Alderman Exhibitions is at full capacity. With no more space on the gallery floor, a spillover of guests trails down the gallery’s white wooden steps. The space is dark and silent, save a single candle used to illuminate a book being read aloud to the room.
“After I am finished, I dig out the eyes, cut off the nose, the tongue, I break the fingers, legs, arms, and lastly, the gut. I set the body aside to cool down,” reads a voice, rendered anonymous in the dark. The text circulates the room, passed from one person to the next. “Did he want me to forgive him or ease his well-deserved punishment? I imagine him in various stages of life and in ordinary situations. Then I cover him in salt, wrap him in rags, drain the fat and press him, gradually and carefully, to avoid breaking any bones, extracting all blood left in the meat.”
This reading presages the exhibition “Night of the World” by artist Irena Knezevic. Her work is born from a translation of “Jedenje Bogova,” the diary of an officer at the Jasenovac concentration camp in Croatia, where the artist’s grandmother was held. Unfathomable cruelties — cannibalism, the murdering of children for sport — are recounted with a hypnotic eloquence both petrifying and eerily alluring.
The reading lasts nearly an hour. Afterward the lights are turned on and Knezevic’s minimal works are illuminated with a new significance. A curious crowd forms around the central installation “Table.” The work consists of a sleek glass and metal enclosure, its base is lined with a translation of the text read aloud moments ago. The words are concealed beneath a layer of silver scratch-off paint, slowly rubbed away by a massive yellow boa constrictor as it slithers back and forth inside the case.
Inventive programming events like this have distinguished Alderman Exhibitions, recently established by 32-year-old Ellen Alderman, from other galleries in Chicago’s West Loop. Program Director at the Graham Foundation, the Chicago-based non-profit specializing in architecture and the fine arts, Alderman has integrated principles acquired through her non-profit role into the structure of her for-profit gallery, proving that traditional art world boundaries are anything but fixed.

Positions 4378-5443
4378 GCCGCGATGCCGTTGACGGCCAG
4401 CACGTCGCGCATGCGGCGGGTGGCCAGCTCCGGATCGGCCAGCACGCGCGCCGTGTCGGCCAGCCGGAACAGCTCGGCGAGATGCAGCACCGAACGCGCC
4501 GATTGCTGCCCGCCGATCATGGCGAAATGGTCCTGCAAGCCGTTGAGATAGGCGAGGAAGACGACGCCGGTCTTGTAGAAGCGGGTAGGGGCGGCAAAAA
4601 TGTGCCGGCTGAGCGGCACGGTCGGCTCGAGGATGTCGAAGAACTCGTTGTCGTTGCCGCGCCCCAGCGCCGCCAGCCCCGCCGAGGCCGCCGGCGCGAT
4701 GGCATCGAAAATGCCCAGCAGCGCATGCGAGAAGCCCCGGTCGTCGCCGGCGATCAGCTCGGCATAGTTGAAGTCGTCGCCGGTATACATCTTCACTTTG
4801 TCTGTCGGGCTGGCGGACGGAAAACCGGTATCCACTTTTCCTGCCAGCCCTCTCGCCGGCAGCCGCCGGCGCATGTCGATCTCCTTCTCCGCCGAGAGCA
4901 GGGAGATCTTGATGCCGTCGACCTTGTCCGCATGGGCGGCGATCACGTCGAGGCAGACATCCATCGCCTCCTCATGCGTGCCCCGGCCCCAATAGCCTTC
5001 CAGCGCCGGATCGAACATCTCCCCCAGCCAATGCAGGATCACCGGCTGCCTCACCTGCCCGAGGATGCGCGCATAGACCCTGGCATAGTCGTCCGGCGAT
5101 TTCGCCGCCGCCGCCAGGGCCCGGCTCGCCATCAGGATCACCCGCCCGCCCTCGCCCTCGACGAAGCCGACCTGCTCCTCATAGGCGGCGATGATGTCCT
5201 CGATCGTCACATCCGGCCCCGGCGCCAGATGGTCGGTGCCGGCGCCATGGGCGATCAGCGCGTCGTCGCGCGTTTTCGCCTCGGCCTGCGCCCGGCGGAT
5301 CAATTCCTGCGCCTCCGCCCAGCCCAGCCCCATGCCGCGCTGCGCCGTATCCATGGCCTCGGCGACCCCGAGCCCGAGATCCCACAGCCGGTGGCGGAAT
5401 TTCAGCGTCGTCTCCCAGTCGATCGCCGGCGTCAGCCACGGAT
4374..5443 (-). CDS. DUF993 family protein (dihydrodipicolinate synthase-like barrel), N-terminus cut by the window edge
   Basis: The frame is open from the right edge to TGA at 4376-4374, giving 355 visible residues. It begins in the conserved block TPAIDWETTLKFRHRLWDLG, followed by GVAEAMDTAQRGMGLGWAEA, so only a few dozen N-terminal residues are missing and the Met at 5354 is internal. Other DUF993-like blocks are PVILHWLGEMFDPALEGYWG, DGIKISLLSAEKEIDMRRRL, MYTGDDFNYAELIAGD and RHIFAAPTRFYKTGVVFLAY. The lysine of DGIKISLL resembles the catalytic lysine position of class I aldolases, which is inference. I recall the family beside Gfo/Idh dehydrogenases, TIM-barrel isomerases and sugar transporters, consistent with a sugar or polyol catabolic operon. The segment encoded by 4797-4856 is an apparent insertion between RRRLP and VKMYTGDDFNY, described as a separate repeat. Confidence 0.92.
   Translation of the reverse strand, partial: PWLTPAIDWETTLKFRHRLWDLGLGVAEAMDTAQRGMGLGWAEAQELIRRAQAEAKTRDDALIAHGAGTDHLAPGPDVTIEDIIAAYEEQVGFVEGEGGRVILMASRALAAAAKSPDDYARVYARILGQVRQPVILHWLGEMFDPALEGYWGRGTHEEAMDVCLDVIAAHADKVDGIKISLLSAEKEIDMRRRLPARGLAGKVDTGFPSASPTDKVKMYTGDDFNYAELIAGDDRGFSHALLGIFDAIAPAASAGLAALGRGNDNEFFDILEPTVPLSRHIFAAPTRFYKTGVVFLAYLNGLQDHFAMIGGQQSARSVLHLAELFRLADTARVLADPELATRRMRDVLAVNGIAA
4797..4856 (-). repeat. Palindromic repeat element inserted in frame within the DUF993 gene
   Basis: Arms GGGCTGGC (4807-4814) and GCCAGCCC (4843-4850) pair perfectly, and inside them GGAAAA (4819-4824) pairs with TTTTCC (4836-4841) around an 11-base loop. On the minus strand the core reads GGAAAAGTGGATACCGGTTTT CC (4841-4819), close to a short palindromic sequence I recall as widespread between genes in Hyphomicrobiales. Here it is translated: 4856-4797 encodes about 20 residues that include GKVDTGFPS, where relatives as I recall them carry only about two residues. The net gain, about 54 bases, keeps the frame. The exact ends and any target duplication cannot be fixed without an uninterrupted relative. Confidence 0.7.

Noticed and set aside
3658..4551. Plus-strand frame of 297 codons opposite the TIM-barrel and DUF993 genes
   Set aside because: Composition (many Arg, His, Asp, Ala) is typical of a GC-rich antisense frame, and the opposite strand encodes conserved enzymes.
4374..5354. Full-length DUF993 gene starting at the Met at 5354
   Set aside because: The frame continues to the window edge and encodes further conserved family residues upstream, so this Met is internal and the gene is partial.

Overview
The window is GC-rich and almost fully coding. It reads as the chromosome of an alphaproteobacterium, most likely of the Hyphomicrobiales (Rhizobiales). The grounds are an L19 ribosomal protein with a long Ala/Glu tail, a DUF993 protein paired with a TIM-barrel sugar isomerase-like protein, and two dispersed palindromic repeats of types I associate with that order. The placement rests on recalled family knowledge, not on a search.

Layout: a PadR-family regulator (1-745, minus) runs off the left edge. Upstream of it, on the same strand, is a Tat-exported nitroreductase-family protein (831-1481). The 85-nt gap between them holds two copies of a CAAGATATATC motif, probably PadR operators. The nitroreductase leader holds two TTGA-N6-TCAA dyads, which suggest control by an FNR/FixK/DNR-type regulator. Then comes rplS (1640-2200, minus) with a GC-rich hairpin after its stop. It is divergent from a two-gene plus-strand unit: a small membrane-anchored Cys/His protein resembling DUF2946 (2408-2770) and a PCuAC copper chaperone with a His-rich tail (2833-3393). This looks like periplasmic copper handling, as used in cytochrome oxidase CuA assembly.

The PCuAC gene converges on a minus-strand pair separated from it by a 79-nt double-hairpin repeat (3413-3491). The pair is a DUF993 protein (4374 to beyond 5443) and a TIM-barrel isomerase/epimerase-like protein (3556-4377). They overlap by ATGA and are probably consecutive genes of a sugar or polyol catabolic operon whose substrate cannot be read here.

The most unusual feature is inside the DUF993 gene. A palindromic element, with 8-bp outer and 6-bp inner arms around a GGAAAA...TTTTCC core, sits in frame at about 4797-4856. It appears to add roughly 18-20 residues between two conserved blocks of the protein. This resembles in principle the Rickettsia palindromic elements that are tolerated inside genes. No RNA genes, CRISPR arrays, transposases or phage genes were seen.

Alderman discusses the dichotomy between her two positions with a fervid inquisitiveness. Citing equivalencies and disparities discernible only through hands-on exposure, it’s clear that Alderman is both curious and cognizant of her unique position. But despite their innumerable differences, the operational congruities between the Graham Foundation and her gallery seem to interest Alderman the most.
In a recent interview with F Newsmagazine Alderman explained, “When I started the gallery I honestly didn’t think much about the business side. I never wanted to ‘sell’ art,” she explains. “But really, I talk to people in exactly the same way that I do at the Graham. In both cases, you’re selling, in a way, all the time. Your goal is to help the audience understand the work, to make it interesting. In that way there’s always a level of performance. The outcome is different, but the process is astoundingly similar.”